(WHAS11) – Twelve years ago this week tragedy struck Columbine High School, but out of the tragedy came an incredible program called Rachel's Challenge.
Rachel Scott was the first of 12 students and one teacher killed at Columbine. In Rachel’s name, her family has built a now-global organization that fosters kindness and compassion.
Brightly colored strips of paper, shades of red and yellow, pile up on a table at North Hardin High School. Each paper a link in a chain of caring has a message. Get well, thinking of you, hope you're better soon.
The messages sent to a special person, who the whole school is rooting for.
“That's a lot of links there. See there's got to be more…as these lunches keep piling in and it's going to be a long chain that we keep piling on to and all this is going to go to Sergeant Major[Paul Gray],” Aaron Vance, North Hardin Sophomore, said.
Gray founded the ROTC program at North Hardin School 17 years ago. He's highly regarded for the growth of the program and greatly admired by students.
“Kids care a lot for him and would do anything for him,” Major Steve Fisher of ROTC said. “We used to kid about that but I think if Paul told one to jump off the roof of the building they might jump, so he has to be careful what he says.”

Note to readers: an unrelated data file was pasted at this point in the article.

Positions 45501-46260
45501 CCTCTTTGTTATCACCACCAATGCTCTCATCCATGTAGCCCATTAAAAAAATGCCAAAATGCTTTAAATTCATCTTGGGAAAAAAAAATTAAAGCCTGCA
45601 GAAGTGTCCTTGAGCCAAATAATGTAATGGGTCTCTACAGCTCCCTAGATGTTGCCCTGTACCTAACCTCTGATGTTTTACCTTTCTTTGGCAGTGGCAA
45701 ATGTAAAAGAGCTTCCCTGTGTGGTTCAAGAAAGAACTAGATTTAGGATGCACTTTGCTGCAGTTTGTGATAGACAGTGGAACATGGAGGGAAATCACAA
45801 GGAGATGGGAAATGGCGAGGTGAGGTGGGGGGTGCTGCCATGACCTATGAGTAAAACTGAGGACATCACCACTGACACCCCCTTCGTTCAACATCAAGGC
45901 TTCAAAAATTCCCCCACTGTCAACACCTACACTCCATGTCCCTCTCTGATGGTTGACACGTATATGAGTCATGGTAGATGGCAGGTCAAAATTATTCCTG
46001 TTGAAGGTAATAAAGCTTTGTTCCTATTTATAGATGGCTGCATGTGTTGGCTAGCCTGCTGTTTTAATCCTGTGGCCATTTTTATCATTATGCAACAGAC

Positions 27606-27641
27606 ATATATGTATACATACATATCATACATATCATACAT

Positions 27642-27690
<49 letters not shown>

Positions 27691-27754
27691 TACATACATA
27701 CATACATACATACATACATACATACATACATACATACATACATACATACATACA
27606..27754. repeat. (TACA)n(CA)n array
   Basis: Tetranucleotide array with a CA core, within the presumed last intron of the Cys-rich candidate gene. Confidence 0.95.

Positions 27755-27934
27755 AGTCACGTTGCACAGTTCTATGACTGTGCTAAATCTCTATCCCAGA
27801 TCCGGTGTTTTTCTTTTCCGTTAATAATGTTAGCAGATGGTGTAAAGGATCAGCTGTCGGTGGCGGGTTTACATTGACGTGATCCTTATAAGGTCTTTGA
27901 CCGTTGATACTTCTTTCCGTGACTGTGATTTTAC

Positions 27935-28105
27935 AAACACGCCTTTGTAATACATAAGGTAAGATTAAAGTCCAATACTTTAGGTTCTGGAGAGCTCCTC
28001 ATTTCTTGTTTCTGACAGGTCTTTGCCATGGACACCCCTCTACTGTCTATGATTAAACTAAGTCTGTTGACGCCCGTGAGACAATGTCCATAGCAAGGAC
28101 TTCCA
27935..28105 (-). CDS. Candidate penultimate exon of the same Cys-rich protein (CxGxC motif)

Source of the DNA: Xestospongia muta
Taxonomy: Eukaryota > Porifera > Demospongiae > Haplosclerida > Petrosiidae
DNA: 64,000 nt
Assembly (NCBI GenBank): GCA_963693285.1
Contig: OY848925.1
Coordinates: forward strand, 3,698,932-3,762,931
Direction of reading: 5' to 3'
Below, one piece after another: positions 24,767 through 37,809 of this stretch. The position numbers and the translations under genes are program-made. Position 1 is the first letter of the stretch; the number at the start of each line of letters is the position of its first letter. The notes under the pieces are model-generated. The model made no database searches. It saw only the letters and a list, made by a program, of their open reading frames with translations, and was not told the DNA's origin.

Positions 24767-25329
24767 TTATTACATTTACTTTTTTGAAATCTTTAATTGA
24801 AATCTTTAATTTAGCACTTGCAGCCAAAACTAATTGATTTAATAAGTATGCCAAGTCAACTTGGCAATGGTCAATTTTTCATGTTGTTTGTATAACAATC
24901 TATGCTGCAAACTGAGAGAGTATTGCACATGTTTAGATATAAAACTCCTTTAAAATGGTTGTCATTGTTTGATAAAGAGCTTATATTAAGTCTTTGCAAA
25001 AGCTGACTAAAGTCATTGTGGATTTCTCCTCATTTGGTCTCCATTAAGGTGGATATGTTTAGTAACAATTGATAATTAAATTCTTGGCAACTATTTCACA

Last December Paul Gray was diagnosed with a brain tumor. It was a sudden shock to everyone at North Hardin.
“I'm going to tell you, it's just shattering,” Fisher said.
When he received the first batch of links the Gray and his family were deeply touched.
Shortly after the diagnosis, North Hardin heard Rachel's story. She dreamed of starting a chain reaction of caring. Her life was cut short at Columbine. But her story and her mission lives on through the organization her family founded.
I can see the change in our school from it,” Robin Schlobach, North Hardin Junior, said. “As soon as it happened, as soon as they told us, it hit everyone.”
And in Gray the students have seen shades of Rachel.
“He's someone who shares a passion for the ROTC program that Rachel shared with helping other people,” Tanisha Jackson, North Hardin Junior, said.
Now students past and present have sent their well wishes to Gray.
“My boyfriend used to be one of his cadets,” Mikey Crutcher, North Hardin Junior, said. “I put that he's thinking about him because there's so many people that are still thinking about him, even though they're not in school.”
In one lunch, students have signed about 25 feet of good wish links. The school’s goal is by the middle of May to sign enough so they can circle the entire football field. All of it is in honor of Gray.
“And I think that gives him hope,” Fisher said. “I think it gives him something to look forward to.”
Now North Hardin High School students, through these links, are part of a chain reaction.
Three high schools and five middle schools in Hardin County have accepted Rachel's Challenge.
WHAS11 wants to hear from you. Has your school or business accepted the challenge? Email us at rachelschallenge@WHAS11.com. You can also visit the Rachel’s Challenge page on our website. Click here.